Fossils of Ghost Ranch

From the Collections posts

In the latest episode of Shelf Life, we get a tour of Ghost Ranch, a noted New Mexico fossil bed, which produced specimens like the Coelophysis bauri specimen recreated in the 81st Street subway station. While Coelophysis is among the most notable fossils found at Ghost Ranch, the site is rich with examples of many different species of dinosaurs and crocodilians. Here are some of the other specimens researchers have found during their decades of work at this famed fossil bed.

Effigia okeefeae

Effigia okeefeae

More closely related to crocodiles than dinosaurs, Effigia okeefeae was notable for its beak-like mouth.

Courtesy of N. Tamura


Named for painter Georgia O’Keefe, who spent many years living at Ghost Ranch, this animal was not a dinosaur, but was more closely related to crocodiles. It certainly doesn’t look much like modern crocodilians, though. A bipedal creature with huge eyes, Effigia okeefeae is also notable for its beak-like mouth. 

“It definitely shows a side of early crocodilian relatives that we’ve never really seen before,” says paleontologist Sterling Nesbitt, who discovered and named the species in 2006 while he was a graduate student working with Macaulay Curator of Paleontology Mark Norell.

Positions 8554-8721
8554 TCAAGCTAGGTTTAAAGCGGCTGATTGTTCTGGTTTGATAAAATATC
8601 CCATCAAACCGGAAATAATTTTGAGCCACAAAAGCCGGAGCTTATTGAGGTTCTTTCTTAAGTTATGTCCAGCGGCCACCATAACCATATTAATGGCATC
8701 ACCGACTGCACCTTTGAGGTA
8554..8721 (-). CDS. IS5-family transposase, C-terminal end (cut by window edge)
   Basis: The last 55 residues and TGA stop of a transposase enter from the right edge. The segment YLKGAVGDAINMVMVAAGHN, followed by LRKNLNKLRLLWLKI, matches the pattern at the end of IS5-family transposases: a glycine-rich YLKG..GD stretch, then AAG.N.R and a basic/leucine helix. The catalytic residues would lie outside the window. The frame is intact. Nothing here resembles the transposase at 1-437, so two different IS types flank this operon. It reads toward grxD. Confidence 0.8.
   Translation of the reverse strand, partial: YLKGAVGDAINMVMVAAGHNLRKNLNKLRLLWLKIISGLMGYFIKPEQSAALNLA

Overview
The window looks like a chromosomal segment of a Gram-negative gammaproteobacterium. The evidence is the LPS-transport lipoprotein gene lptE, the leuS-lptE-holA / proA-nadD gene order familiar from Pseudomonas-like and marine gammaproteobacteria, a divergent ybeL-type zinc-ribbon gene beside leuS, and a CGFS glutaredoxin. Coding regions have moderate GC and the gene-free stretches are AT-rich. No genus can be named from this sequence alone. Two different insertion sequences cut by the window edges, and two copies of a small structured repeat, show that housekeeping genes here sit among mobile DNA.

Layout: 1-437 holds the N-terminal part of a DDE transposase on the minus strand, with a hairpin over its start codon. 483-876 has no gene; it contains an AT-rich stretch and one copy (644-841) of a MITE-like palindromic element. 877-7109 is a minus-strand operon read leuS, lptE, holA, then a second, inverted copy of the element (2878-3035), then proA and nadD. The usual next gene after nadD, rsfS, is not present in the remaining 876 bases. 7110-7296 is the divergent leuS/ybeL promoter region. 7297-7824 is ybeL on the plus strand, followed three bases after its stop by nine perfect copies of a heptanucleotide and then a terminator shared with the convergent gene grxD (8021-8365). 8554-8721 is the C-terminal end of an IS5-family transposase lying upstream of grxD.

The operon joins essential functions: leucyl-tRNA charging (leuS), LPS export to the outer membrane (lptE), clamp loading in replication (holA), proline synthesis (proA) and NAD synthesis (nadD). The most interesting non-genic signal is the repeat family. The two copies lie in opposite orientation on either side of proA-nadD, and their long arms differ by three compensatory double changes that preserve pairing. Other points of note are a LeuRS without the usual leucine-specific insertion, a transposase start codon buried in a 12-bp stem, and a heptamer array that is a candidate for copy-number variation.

Tawa hallae

Tawa hallae

Tawa hallae was an early theropod dinosaur, and thus a distant relative of T. rex.

© J. Gonzalez


This ferocious looking dinosaur, which likely measured about 12 feet from nose to tail in adulthood, dates from the Triassic period, around 215 million years ago. It’s an early example of a theropod dinosaur, the group of dinosaurs that includes Tyrannosaurus rex.

Dromomeron romeri 

Dromomeron romeri

A specimen of Dromomeron romeri from the Ghost Ranch fossil site.

© D. Braginetz


Dromomeron romeri is an example of an archosaur, the group of animals that includes dinosaurs, birds, and crocodiles, among other, less well-known animals. The 2006 discovery of this small archosaur alongside dinosaurs like Coelophysis bauri and Tawa hallae disproved the long held notion that dinosaurs quickly replaced the species that preceded them, with finds from Ghost Ranch suggesting that both dinosaurs and more primitive archosaurs lived alongside one another for tens of millions of years.